Location information to make mobile ads more valuable

App and advertising executives tell an audience at All Things D's mobile conference that location-based ads may finally pave the way for more money to be spent on mobile advertising.

Marguerite Reardon Former senior reporter
Marguerite Reardon started as a CNET News reporter in 2004, covering cellphone services, broadband, citywide Wi-Fi, the Net neutrality debate and the consolidation of the phone companies.
Marguerite Reardon
2 min read
Millennial Media's Mollie Spilman and Google's Jason Spero take the stage at All Things D's mobile conference to discuss the future of mobile advertising. CNET/Marguerite Reardon

NEW YORK--Hyper-targeted advertising based on your location is coming to mobile phones and could finally bring money into the mobile advertising market, say experts at the All Things D mobile conference here Monday.

In two separate interviews, the CEO of the mapping app Waze and ad executives Jason Spero from Google and Mollie Spilman of Millennial Media talked up the importance of users' GPS location information to help tailor advertising.

Spilman said that this kind of advertising is very powerful to brands.

"Location is important because we know where you are, and when you are doing something," she said.

For example, Spilman said that when consumers redeem mobile coupons that are offered based on proximity they provide advertisers with a wealth of information.

"It's not just binary, like a billboard," she said, adding that advertisers can know when people are redeeming coupons and where they are using them.

Noam Bardin, CEO of Waze, talks up the company's location-based advertising during a talk at All Things D's mobile conference. CNET/Marguerite Reardon

Waze, a crowd-sourced navigation app for driving, is testing an advertising campaign with Taco Bell where the fast food chain sends special offers to people using the app when they're in the general vicinity of a Taco Bell.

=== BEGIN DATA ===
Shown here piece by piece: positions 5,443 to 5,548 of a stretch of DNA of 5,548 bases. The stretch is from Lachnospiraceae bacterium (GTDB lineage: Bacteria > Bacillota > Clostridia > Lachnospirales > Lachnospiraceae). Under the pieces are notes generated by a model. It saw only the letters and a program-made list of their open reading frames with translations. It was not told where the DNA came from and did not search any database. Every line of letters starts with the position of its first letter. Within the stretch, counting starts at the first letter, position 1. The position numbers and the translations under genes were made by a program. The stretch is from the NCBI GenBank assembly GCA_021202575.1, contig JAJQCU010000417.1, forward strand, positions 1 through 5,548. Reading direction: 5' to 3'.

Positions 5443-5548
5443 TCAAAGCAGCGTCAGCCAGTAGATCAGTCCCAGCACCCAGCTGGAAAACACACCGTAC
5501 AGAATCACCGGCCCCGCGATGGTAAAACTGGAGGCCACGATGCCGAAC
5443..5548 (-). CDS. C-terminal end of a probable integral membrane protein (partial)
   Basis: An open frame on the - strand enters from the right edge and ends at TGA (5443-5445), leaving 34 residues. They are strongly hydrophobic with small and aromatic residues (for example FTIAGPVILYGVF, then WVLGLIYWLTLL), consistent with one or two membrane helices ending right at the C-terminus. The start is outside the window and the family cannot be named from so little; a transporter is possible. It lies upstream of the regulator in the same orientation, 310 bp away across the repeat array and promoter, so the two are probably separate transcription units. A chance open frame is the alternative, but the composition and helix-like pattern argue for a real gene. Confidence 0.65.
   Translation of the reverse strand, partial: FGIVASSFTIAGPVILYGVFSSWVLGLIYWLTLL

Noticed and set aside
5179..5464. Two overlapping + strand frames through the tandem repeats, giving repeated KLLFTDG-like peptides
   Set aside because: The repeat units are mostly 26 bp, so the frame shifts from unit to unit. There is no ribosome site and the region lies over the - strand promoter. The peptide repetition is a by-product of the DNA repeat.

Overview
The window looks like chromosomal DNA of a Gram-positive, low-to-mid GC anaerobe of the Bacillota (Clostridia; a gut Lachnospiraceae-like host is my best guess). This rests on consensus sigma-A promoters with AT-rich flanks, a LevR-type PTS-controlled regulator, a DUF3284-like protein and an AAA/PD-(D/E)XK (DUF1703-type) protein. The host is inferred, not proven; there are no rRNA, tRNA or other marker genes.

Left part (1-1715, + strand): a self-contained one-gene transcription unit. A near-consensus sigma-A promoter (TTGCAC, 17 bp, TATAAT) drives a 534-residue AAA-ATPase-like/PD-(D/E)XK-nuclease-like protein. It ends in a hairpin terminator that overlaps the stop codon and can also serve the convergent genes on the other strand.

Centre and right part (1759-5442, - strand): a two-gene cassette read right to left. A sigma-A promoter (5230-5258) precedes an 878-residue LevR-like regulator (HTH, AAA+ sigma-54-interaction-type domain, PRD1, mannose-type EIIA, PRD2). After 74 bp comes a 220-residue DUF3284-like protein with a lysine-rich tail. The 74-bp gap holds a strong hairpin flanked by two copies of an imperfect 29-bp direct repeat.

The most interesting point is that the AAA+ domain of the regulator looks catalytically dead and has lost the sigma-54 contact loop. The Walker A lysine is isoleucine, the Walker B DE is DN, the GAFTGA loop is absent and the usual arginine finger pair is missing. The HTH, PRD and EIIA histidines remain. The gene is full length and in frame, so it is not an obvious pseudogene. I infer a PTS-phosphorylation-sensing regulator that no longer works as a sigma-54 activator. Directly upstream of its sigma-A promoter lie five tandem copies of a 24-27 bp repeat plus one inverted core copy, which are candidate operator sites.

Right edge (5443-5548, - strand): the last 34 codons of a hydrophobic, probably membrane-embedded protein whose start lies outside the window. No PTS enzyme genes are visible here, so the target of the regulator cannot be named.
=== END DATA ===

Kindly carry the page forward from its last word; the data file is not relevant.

Waze CEO Noam Bardin said that not only are customers being offered something that is relevant to them because they may be close to a Taco Bell, but the advertiser is also getting very specific information, which it can use to tailor future offers.

"The real value is in seeing which people arrive at different locations based on various offers," he said. "It's powerful. We can influence where people go."

While Google's Spero admitted that mobile advertising rates still lag traditional online advertising rates, he said that when the advertising is targeted and coupled with proximity information, like the Taco Bell promotions, it becomes more valuable.

He said the key to raising the value of mobile advertising is to show how the activity from the marketing can be tracked.

"If you can't attribute and track the value of the advertising, you can't get the money for it," he said. "If someone walks into the Taco Bell while they're en route (after seeing the ad via Waze), we are showing value."

Spero said it's up to those selling the advertising on mobile devices to make tools that can track promotions and see if they are working.

"We have a responsibility that our customers can attribute the maximum amount of what they're buying," he said. "(And we need) to make that scalable."